Oh, of course. Mommy resumed her reading to the accompaniment of the twins earnestly tossing the chrysanthemums still left in their flower-girl baskets. No one, after all, had told them to stop. The groom's wedding ring almost fell through a crack in the barn floor, but otherwise the vows were properly exchanged and sealed with a kiss to a hearty standing ovation. More photos, an ersatz receiving line appeared, and as the spirits began to flow, Mambo Combo took the stage. (The barn's acoustics proved so enticing that by the second set the band had decided to record a live album there someday.)
The bar line soon gave way to a conga line, as band, bride, groom, guests and dogs snaked their way past the washtub full of beer, around welder Wayne Koscinski's infamous ArtScape Art Car (a red subaru with a ferris wheel welded through the passenger compartment), and through the dining tent.
Between salsas, the guests feasted on a Northern Italian buffet of assorted pastas and grilled veggies and polenta. Pratka, who had designed leaf-covered baskets for the flower girls, went wild adorning other wedding props throughout the tent and grounds. Various David Hess creations sprinkled around the barn suddenly found themselves Pratka-adorned. Statues were covered with moss, gourds were hollowed out and filled with candles, sage and thyme, even the top-of-the-line port-a-potties were covered with floral wreaths and strings of miniature white lights.
The partying paused only long enough for the cake cutting (Graul's carrot. Yum.) Abby's mom, Jane, surprised the happy couple with her prescient pillowcase purchase, then made a toast that recognized the many guests who trekked from Abby's native New York and as far away as Montana to make the wedding. "As John Waters would say, 'Let them come to Baltimore!'" Jane said laughingly as the crowd roared.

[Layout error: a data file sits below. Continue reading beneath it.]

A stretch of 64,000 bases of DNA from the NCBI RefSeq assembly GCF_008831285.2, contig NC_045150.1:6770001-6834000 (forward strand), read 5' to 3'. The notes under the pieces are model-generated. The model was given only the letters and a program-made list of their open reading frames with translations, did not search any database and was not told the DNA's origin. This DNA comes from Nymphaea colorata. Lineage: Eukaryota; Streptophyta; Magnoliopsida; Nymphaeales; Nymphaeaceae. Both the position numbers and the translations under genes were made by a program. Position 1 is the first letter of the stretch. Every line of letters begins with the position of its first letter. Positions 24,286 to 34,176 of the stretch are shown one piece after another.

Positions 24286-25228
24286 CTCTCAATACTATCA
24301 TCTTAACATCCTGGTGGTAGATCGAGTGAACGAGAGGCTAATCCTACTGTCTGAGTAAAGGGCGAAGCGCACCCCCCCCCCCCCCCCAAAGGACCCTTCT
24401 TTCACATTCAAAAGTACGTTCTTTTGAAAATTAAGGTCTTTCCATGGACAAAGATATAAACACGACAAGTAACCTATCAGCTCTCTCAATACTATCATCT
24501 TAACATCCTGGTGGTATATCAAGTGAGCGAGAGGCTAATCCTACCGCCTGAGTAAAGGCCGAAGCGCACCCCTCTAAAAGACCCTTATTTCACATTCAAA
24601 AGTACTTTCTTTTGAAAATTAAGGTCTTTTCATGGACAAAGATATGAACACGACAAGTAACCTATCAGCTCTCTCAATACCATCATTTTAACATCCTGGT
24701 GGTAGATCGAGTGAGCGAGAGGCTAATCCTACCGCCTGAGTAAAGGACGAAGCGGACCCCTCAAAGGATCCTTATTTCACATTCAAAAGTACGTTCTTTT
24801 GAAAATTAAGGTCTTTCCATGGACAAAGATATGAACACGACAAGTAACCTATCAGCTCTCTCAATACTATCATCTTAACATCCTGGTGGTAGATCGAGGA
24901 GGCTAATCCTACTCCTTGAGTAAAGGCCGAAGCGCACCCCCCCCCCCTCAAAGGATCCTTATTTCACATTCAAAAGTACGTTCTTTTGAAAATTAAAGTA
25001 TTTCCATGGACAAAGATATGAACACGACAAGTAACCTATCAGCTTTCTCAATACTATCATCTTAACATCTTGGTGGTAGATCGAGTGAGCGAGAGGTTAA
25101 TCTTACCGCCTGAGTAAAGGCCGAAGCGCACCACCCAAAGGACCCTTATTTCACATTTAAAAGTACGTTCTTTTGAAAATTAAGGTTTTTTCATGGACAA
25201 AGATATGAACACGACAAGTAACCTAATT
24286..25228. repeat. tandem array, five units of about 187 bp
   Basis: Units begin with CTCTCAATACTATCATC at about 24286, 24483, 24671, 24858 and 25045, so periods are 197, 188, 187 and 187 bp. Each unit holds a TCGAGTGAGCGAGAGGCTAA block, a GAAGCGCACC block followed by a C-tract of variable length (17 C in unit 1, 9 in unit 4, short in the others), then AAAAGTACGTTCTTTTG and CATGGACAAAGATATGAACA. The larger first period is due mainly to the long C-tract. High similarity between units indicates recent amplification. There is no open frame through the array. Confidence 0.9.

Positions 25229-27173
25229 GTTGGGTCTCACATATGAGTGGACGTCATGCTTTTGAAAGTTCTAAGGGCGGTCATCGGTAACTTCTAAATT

As Mambo Combo's encore reverberated off the rafters (The English Beat's "Save it for Later" - a ska song the band hadn't covered in years), Chris and Abby made their way past the welded trellises commissioned for the occasion and into Chris' Ford-F150 truck for the getaway.
Twenty-four hours later, Abby took Chris to see some of her old work buddies…in Botswana. Abby had worked there as a Peace Corps volunteer. "For me it was a joy being back in that part of Africa and being able to share an important part of my life with Chris," she says. The two-week whirlwind honeymoon through both Botswana and Zimbabwe brought Chris face-to-face with sights he couldn't have imagined - such as watching 250 elephants amble up to a watering hole. Abby brought Chris to the village of Mochudi, where she'd spent 2 1/2 years teaching English. For a photographer it was the trip of a lifetime (even the part where Chris got tossed from a whitewater raft), all of which was duly recorded to be shared with friends back in Baltimore.
To which we say, if the marriage is half as exciting as the wedding and honeymoon, Chris and Abby, you're in for a heck of a ride.
Reprinted from the January/February 1999 issue of Style.